For some people, the idea of flying through the night conjures up images of cramped necks, uncomfortable seats and sleepless nights … not to mention a bit of crankiness once they reach their final destinations. But I have found that the red-eye flight—one that leaves in the evening and arrives in the morning—can be comfortable and convenient, if you know how to make it work to your advantage.
I particularly appreciate the ability to take overnight flights when I’m headed to an international destination. I have to sleep anyway, and I’d rather not waste a whole day traveling, so it’s the perfect solution. If you’re willing to entertain the option of an overnight flight—or it’s your only flight choice—here are a few tips I’ve picked up along the way.
Consider splurging for business or first class.
If you’ve ever wanted to luxuriate in a bigger, roomier and more comfortable seat on an airplane, an overnight flight may be a good time to do so. If you sit somewhere other than economy, you’ll be able to recline your seat further back and you may even have a foot rest. In general, sitting in business or first class will give you more space to spread out and move around as your sleeping needs require.
Request the perfect seat.
If business and first class are out of the financial picture, request the seat that’s going to be most comfortable for you. A lot of people prefer the window seat at night so that they can lean their heads against the window when they sleep. Others prefer the aisle so they can stretch their legs out as much as possible. When you check in for your flight, either online or in person, request the type of seat that will help you rest. Also, take note that the row in front of the exit row does not recline nor does it offer extra legroom. Avoid this row if you’d like to sleep.
Dress for comfort.
I don’t care what people say about how some people who fly dress like slobs. I say dress for comfort. You obviously shouldn’t be decked out in your favorite piece of lingerie, but if you’re on an overnight flight, wear sweatpants and a comfortable shirt. Airplanes are often cold, so make sure you have a pair of socks to put on, and you might also want to keep a scarf or sweatshirt handy.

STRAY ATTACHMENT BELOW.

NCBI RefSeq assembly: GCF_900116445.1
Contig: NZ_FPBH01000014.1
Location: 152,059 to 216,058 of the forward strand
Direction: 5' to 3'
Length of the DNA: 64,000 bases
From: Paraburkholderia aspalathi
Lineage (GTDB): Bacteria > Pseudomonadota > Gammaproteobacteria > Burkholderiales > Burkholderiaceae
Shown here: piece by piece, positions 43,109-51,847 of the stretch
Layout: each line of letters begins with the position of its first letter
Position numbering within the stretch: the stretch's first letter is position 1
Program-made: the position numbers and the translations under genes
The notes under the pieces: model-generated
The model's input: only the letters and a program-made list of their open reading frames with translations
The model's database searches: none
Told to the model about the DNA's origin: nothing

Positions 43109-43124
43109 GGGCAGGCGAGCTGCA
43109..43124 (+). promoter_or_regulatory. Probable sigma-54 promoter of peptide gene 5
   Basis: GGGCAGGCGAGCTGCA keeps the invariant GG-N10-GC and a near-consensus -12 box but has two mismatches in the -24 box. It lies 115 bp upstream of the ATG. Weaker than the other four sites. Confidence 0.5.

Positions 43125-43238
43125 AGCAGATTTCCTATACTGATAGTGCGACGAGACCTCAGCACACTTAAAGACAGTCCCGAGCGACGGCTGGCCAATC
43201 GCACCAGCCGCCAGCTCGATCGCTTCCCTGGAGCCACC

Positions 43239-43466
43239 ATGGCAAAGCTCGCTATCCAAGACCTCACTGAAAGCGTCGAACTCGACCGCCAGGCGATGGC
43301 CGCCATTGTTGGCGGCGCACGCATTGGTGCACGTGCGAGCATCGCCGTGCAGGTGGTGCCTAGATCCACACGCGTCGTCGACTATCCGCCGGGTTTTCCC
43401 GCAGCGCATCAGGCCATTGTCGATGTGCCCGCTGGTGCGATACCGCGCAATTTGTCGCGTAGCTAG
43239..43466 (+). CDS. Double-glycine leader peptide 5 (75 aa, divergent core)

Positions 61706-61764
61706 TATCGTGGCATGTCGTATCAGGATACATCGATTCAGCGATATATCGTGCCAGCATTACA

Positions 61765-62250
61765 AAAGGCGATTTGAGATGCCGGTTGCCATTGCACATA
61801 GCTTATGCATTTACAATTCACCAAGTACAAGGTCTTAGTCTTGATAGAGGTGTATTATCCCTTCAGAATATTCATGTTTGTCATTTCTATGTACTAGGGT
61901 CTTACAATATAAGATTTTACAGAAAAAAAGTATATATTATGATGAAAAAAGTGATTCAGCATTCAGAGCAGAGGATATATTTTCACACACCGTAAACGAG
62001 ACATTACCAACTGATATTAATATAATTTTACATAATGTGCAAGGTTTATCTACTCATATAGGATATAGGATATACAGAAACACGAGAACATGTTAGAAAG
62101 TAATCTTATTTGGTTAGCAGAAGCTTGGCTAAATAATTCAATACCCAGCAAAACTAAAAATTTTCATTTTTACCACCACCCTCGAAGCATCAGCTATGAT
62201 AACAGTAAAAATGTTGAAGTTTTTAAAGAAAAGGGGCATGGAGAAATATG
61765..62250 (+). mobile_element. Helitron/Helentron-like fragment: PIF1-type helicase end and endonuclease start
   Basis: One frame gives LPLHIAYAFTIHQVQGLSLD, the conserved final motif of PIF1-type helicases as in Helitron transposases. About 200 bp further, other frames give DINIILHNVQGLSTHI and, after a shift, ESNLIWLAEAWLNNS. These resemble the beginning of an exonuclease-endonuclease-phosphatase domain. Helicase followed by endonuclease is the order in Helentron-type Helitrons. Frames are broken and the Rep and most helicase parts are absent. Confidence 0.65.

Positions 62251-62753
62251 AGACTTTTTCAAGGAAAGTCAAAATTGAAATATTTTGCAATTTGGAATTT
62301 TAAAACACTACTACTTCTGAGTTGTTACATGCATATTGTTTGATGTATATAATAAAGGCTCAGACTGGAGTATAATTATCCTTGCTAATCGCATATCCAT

Keep it calm.
Don’t overstimulate your mind with raucous movies or loud music in the hour or so leading up to bedtime. Instead, start to slow your mind down by listening to quiet, calming music (many airlines have online radio stations if you don’t own this kind of music yourself), or follow your nightly habits if possible, such as reading a chapter in a book before calling it a night.
Pop a pill.
I don’t take pills to help me sleep at home or when I travel, but some people swear by this method. Rumor has it that cold medications like Benadryl help people sleep on flights, and they wake up without feeling drowsy. I am not a doctor and do not claim to have any solid advice about whether you should take meds and, if so, what kind. I recommend you check in with your doc for suggestions on whether this is a good option for you.
Pack night with you.
Simulate your most comfortable nighttime situation by packing a sleep mask and earplugs in your carry-on bag. Though most airlines dim the cabin lights at night, having a sleep mask allows you extend your nighttime sleeping hours if you want to hit the sack earlier or continue sleeping through breakfast service. Having earplugs allows you to block any unwanted noise—other people moving around, fussing children, attendant calls, etc.
Observe the nighttime hours.
In order to get up and go when you land at your final destination, avoid jet lag by actually doing what you should be doing in the middle of the night: Sleeping. It might seem like the perfect time to finish that book you’ve been reading or catch up on some work on your laptop, but when the flight attendant turns the lights down, take that as a sign that it’s time to snooze.
Photo credit: joshzam